In the embodiment of device 11, a rotating plate 32 is mounted in an axial passage 14 which feeds the fluid stream to the mouth of a user. The rotating plate 32 would be dimensioned in a size slightly smaller than the circumference of the passage 14 and would be electronically engaged through its axle 34 to external computing device 36 which would calculate both fluid velocity and total volume of fluid passed by counting the number and velocity of the rotations of the axle 34. The computing device 36 would be miniature and best run by small batteries. The computing device 36 can be programmed using software over a wireless connection and would allow the caretaker or user to adjust the volume and potential velocity of fluid a patient could receive by causing the computing device 36 to slow or cease rotation of the axle 36 to maintain the plate 32 in a position to block the passage 14.

Although the invention has been described with respect to particular embodiments thereof, it should be realized that various changes and modifications may be made therein without departing from the spirit and scope of the invention. While the invention as shown in the drawings and described in detail herein discloses arrangements of elements of particular construction and configuration for illustrating preferred embodiments of structure and method of operation of the present invention, it is to be understood, however, that elements of different construction and configuration and other arrangements thereof, other than those illustrated and described, may be employed in accordance with the spirit of this invention. Any and all such changes, alternations and modifications as would occur to those skilled in the art are considered to be within the scope of this invention as broadly defined in the appended claims.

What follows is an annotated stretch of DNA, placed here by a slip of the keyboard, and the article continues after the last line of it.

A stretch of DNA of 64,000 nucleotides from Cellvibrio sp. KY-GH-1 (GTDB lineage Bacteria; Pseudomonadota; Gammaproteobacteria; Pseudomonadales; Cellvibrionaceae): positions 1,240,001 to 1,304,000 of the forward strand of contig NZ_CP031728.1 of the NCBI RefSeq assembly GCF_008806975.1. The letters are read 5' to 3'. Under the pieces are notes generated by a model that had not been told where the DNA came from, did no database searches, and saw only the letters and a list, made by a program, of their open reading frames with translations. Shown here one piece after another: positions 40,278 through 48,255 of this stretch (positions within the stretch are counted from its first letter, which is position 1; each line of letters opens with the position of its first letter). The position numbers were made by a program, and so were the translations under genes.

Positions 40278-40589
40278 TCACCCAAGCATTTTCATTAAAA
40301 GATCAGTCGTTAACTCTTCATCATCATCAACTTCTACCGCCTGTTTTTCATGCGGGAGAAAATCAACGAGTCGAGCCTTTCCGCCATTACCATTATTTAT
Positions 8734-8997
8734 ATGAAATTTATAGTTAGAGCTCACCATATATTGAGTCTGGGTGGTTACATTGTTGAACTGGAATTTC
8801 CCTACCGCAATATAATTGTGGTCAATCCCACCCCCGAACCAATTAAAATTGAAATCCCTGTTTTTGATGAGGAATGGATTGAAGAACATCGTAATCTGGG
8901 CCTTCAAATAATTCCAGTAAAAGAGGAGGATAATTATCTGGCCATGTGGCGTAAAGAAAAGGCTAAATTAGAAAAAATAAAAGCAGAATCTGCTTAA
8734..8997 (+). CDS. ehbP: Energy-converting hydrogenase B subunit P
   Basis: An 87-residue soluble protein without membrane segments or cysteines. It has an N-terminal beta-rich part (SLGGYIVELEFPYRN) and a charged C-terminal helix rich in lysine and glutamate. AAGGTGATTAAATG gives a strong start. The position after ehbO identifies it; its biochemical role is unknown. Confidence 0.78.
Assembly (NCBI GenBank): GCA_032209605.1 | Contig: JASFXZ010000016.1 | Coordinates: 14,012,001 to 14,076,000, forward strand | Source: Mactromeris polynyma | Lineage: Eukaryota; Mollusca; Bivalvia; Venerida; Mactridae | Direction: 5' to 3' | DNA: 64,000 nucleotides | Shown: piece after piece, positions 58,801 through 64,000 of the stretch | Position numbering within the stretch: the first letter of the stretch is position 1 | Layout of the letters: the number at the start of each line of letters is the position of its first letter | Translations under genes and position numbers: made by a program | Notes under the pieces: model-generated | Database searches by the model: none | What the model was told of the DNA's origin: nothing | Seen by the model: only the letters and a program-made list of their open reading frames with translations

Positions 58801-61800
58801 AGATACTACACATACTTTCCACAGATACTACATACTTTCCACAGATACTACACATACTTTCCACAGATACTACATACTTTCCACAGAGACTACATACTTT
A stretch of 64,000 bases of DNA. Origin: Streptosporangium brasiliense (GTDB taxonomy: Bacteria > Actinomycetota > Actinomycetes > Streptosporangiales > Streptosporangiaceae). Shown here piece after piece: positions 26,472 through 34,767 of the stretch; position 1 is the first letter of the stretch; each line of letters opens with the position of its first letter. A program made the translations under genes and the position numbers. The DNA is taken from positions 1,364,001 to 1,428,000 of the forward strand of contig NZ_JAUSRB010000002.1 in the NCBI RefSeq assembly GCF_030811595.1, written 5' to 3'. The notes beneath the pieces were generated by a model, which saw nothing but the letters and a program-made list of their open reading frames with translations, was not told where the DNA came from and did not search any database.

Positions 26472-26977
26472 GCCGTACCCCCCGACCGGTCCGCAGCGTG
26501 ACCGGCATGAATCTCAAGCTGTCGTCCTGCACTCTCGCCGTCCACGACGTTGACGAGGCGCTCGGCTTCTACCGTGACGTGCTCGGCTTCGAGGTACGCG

Further, the purpose of the attached abstract is to enable the U.S. Patent and Trademark Office and the public generally, and especially the scientists, engineers and practitioners in the art who are not familiar with patent or legal terms or phraseology to determine quickly from a cursory inspection the nature and essence of the technical disclosure of the application. The abstract is neither intended to define the invention of the application, which is measured by the claims, nor is it intended to be limiting as to the scope of the invention in any way.